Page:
Similarly, if the items that make up the total FDI are analyzed, the average of new investments received in the state in the period of January to September from 2006 to 2022 was 729 million dollars. However, in the period from January to September 2023, this amount was 95 million dollars, that is, just 13% of the average received historically in the same period.

Additionally, Table 2 shows that the items of undistributed profits and inter-company loans increased in 2023 compared to the historical average between 2006 and 2022. The increase in these two items reduced the decline in total FDI in 2023 to only 2.9% year over year.

The significant reduction in new investments, both in the FDI received at the country level and that received in Nuevo Leon, may be a temporary factor that does not reflect yet the arrival of the new investments into the country due to nearshoring phenomenon. However, it may also be considered as a warning sign that invites us to ask ourselves if, as a country, we are offering to foreign companies what they need to come here and produce.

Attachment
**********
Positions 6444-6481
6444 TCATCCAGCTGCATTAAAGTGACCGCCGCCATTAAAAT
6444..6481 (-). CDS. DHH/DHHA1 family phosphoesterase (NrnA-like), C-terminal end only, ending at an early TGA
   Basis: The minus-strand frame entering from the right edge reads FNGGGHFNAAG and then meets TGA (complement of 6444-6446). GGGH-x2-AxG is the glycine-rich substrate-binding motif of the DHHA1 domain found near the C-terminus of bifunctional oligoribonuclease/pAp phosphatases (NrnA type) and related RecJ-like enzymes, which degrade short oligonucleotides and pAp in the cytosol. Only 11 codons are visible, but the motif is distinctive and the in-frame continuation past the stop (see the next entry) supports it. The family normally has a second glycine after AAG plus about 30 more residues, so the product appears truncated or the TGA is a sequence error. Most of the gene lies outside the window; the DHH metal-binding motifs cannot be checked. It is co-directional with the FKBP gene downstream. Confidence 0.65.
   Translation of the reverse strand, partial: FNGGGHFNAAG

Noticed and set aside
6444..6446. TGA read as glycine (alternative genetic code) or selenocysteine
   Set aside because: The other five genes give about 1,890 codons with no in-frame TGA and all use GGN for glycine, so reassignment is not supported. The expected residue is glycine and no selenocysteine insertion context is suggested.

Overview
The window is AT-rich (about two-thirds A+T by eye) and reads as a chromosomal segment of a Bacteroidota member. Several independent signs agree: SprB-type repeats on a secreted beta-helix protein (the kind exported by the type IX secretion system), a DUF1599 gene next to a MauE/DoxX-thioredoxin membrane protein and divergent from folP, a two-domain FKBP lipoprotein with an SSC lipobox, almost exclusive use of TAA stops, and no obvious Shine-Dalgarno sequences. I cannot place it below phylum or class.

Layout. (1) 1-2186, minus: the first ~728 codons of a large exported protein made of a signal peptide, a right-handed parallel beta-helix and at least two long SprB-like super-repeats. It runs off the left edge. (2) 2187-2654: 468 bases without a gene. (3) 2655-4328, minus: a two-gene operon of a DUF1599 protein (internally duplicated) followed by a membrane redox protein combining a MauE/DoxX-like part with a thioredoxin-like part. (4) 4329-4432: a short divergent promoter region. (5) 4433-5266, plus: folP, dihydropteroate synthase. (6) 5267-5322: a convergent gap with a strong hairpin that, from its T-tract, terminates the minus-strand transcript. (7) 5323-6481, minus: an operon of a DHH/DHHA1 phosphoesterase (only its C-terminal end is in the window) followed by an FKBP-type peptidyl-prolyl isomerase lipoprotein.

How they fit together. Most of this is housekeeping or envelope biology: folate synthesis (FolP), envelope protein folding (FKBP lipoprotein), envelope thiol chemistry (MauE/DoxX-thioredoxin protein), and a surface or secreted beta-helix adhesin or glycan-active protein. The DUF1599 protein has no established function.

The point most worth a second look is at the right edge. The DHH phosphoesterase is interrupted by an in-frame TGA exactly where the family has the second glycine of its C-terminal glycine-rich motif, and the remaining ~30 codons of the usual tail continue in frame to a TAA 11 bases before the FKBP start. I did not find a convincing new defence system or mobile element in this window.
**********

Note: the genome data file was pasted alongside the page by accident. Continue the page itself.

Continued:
We must understand very clearly that it is imperative that Mexico offers an environment of certainty in factors such as electricity, gas and water supply. At the current time, there is less than complete certainty for the investor that these resources will be always guaranteed here in the country. Additionally, public infrastructure improvements are required. As an example, exports at the country level have grown greatly in recent years, but the public infrastructure to transport goods and at border crossings has not changed, thus resulting in a large amount of congestion.

In addition, the level of insecurity in the country must be reduced, since this seriously affects the internal operation of companies and the transportation of goods. Insecurity should not be an indirect tax that companies have to pay, since in the end it seriously affects their competitiveness. We must be aware that, until an environment of certainty in the aforementioned factors is guaranteed, Mexico could stop attracting the investments that under other scenarios would have reached the country.

[1]  Such growth of 30% is achieved by excluding from the 2022 data the extraordinary investments made for the Televisa-Univision merger and the restructuring of Aeroméxico.

The author is professor of Economics and Finance at EGADE Business School.

Article originally published in Alto Nivel.